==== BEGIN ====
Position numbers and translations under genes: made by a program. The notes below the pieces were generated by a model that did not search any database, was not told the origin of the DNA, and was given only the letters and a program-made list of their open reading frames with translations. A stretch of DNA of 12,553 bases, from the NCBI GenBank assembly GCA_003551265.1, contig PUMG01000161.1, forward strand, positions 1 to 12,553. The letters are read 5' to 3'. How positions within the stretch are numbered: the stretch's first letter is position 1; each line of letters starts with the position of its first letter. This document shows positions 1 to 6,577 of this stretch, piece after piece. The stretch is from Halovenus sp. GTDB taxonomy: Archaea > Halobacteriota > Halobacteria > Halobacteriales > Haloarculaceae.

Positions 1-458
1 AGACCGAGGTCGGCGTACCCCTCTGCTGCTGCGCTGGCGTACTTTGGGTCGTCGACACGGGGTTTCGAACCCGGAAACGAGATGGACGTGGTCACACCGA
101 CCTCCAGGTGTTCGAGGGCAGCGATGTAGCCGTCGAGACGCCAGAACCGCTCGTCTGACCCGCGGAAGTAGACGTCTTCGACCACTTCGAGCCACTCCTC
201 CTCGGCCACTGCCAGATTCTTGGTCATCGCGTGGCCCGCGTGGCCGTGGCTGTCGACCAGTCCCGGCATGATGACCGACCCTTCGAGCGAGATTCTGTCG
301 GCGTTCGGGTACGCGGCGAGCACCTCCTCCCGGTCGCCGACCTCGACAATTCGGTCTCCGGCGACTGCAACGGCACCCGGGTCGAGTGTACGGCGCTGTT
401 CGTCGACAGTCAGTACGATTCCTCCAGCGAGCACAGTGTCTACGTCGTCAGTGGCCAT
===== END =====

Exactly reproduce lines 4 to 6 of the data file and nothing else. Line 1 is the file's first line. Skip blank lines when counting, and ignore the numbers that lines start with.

101 CCTCCAGGTGTTCGAGGGCAGCGATGTAGCCGTCGAGACGCCAGAACCGCTCGTCTGACCCGCGGAAGTAGACGTCTTCGACCACTTCGAGCCACTCCTC
201 CTCGGCCACTGCCAGATTCTTGGTCATCGCGTGGCCCGCGTGGCCGTGGCTGTCGACCAGTCCCGGCATGATGACCGACCCTTCGAGCGAGATTCTGTCG
301 GCGTTCGGGTACGCGGCGAGCACCTCCTCCCGGTCGCCGACCTCGACAATTCGGTCTCCGGCGACTGCAACGGCACCCGGGTCGAGTGTACGGCGCTGTT